U.S. & WORLD NEWS

Cubans respond with zeal to new US migration policy

HAVANA (AP) — In barely a week, 25-year-old engineer Marcos Marzo went from riding his small electric motorcycle...

It wasn’t me: Ex-UK PM Truss blames 'system' for her failure

LONDON (AP) — Former British Prime Minister Liz Truss says her failure wasn't her fault. Truss on...

Grammys 2023 live updates: Latest news from red carpet, show

LOS ANGELES (AP) — Follow along for real-time, on-the-carpet and behind-the-scenes updates on the 2023 Grammy...

Former Israeli PM: Putin promised not to kill Zelenskyy

TEL AVIV, Israel (AP) — A former Israeli prime minister who served briefly as a mediator at the start of...

Chile wildfires spread amid heat wave as death toll rises

SANTIAGO, Chile (AP) — Chile extended an emergency declaration to yet another region on Saturday as firefighters...

Pope makes final bid for peace, forgiveness in South Sudan

JUBA, South Sudan (AP) — Pope Francis made a final appeal for peace in South Sudan on Sunday as he celebrated...

Elizabeth A. Kennedy and Zeina Karam the Associated Press


Syria President Bashar Assad

BEIRUT (AP) -- Activists say more than 250 Syrians have been killed so far this month as the political unrest escalates dramatically.

Less than two weeks in, November is shaping up to be one of the bloodiest months yet in Syria's 8-month-old uprising.

The Local Coordination Committees activist network says 250 Syrians have been killed since the start of the month. Most of the dead are civilians, and about 20 are soldiers.

The British-based Syrian Observatory for Human Rights also documented more than 200 civilian deaths. But the observatory has a far higher toll for soldiers, saying more than 100 were killed.

The differing death tolls could not be immediately reconciled. But the startling figures point to the spike in violence recently.

THIS IS A BREAKING NEWS UPDATE. Check back soon for further information. AP's earlier story is below.

BEIRUT (AP) - Syrian security forces fired on anti-government protests Friday and conducted sweeping raids during violence that killed at least 13 people, activists said.

The bloodshed came as Human Rights Watch accused the regime of crimes against humanity.

Mass protests after Friday prayers, followed by swift and deadly crackdowns by security forces, have become a weekly cycle throughout Syria's 8-month-old uprising. The U.N. estimates some 3,500 people have been killed in the crackdown since the uprising began in mid-March.

But in recent weeks, the violence has spiked dramatically amid increasing signs that some protesters are taking up arms to protect themselves. There have also been reports of intense battles between soldiers and army defectors, setting the stage for even more bloodshed.

The unrest in Syria could balloon into a regional disaster. Damascus' web of allegiances extends to Lebanon's powerful Hezbollah movement and Iran's Shiite theocracy. And although Syria sees Israel as its enemy, the countries have held up a fragile truce for years.

On Friday, Human Rights Watch said Syrian forces have tortured and killed civilians in the rebellious province of Homs in an assault that indicates crimes against humanity. The group urged the Arab League to suspend Syria's membership during an emergency meeting Saturday.

The Arab League will meet at its headquarters in Cairo to discuss the regime's failure to abide by its agreement to stop the violence. Damascus agreed to the Arab League-brokered plan last week, but the violence only accelerated.

Homs, Syria's third-largest city in a province of the same name, has emerged as the epicenter of the uprising.

"Homs is a microcosm of the Syrian government's brutality," said Sarah Leah Whitson, Middle East director at Human Rights Watch. "The Arab League needs to tell President (Bashar) Assad that violating their agreement has consequences, and that it now supports (U.N.) Security Council action to end the carnage."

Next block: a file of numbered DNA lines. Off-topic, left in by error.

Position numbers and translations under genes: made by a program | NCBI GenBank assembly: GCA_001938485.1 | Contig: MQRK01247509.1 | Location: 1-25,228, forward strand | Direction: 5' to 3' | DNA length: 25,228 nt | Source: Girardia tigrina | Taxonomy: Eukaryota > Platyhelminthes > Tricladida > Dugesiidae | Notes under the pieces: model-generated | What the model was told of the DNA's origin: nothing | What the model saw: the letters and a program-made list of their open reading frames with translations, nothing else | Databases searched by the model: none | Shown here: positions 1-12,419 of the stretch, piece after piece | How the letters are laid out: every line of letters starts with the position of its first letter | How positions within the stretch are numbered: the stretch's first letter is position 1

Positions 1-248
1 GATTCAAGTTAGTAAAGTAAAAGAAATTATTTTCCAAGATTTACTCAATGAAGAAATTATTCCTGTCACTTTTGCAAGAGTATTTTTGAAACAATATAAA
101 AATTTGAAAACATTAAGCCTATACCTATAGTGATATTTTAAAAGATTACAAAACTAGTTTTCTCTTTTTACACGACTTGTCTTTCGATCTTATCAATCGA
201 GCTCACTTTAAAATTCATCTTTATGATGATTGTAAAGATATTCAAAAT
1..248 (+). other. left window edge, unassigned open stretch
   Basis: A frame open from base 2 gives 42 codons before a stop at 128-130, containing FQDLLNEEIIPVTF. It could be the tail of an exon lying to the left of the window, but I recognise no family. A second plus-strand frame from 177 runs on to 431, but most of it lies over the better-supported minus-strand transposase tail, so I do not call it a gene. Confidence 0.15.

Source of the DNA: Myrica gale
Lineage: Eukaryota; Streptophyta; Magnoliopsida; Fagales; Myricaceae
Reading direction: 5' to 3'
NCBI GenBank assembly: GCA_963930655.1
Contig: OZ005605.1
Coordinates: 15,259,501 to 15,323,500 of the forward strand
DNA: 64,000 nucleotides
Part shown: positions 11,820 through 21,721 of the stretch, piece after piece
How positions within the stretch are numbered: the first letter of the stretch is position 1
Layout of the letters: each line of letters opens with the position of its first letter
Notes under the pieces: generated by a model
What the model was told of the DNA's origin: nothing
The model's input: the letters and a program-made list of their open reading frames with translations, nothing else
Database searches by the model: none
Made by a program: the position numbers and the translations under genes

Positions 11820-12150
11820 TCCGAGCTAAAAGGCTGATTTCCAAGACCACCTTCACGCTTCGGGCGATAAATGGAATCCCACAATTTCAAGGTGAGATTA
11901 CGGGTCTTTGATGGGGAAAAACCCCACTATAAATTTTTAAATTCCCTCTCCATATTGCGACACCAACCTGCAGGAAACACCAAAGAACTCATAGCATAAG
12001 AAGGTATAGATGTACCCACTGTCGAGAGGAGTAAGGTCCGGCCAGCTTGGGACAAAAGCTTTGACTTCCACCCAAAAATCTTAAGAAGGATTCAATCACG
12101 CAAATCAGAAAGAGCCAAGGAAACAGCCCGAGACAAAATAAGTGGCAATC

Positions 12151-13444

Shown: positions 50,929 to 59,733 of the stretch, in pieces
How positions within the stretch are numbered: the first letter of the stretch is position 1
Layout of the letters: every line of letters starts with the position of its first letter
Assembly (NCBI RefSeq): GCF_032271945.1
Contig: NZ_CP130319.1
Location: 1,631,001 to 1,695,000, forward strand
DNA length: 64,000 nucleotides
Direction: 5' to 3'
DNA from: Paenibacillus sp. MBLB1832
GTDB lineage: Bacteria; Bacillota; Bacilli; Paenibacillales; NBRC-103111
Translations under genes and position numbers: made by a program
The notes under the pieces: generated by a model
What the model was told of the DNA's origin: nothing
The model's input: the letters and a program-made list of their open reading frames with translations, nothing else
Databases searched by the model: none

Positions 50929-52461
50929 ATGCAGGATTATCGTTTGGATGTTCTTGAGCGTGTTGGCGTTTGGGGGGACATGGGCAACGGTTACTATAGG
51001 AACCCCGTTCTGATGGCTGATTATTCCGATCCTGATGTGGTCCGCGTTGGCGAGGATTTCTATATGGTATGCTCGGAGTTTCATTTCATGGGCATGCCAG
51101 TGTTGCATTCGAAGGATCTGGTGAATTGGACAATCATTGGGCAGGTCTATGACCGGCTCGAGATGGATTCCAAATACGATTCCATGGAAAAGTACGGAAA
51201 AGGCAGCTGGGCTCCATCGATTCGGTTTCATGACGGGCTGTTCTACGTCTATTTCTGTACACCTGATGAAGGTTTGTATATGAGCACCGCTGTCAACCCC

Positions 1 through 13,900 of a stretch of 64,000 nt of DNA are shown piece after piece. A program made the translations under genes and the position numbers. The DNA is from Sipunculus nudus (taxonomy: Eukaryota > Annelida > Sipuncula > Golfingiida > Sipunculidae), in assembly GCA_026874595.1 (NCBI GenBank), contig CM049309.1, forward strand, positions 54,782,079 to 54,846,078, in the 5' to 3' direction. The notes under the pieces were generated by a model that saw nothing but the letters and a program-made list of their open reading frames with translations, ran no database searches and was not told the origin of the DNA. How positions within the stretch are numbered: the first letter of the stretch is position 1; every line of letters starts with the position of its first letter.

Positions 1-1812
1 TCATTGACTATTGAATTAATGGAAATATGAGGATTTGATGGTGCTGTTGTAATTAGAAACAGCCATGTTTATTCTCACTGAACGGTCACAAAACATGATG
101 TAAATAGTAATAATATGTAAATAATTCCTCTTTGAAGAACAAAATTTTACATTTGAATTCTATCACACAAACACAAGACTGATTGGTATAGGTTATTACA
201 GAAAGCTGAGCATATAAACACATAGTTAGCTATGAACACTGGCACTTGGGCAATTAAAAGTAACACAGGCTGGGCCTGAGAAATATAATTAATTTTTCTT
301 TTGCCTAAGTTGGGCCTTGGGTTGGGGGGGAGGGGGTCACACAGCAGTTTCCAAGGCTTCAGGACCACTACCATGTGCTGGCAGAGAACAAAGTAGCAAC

In a 63-page report released Friday, Human Rights Watch said security forces killed at least 587 civilians in Homs from mid-April to the end of August - the highest number for any single province.

In the report, which focuses on that period, the rights group said former detainees reported torture, including security forces' use of heated metal rods, electric shocks and stress positions. Witnesses also reported large-scale military operations in which security forces used heavy machine guns, including anti-aircraft guns mounted on armored vehicles.

The group also acknowledged that some protesters and army defectors took up arms to protect themselves - a development that some fear plays directly into the regime's hands by giving it an excuse to use extreme violence against a mostly peaceful movement.

"Violence by protesters or defectors deserves further investigation," the report said. "However, these incidents by no means justify the disproportionate and systematic use of lethal force against demonstrators, which clearly exceeded any justifiable response to any threat presented by overwhelmingly unarmed crowds."

Although the crackdown has led to broad international isolation, Assad appears to have a firm grip on power. Sanctions are chipping away at the regime, but the economy has not collapsed. There have been defections from the army, but most appear to be low-level conscripts.

The government has largely sealed off the country from foreign journalists and prevented independent reporting, making it difficult to confirm events on the ground. Part of the Arab League plan, accepted by Syria, was to allow reporters and observers into the country.

In the absence of firsthand reporting, key sources of information are amateur videos posted online and details gathered by witnesses and activist groups.

On Friday, the country's two main activist groups reported at least 10 deaths in Homs and three others in Daraa in the south and elsewhere. The British-based Syrian Observatory for Human Rights and the Local Coordinating Committees, an activist coalition, reported protests in the Damascus suburbs, Daraa and Idlib near the Turkish border.

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MLK Breakfast 2023

Photos from The Skanner Foundation's 37th Annual Martin Luther King, Jr. Breakfast.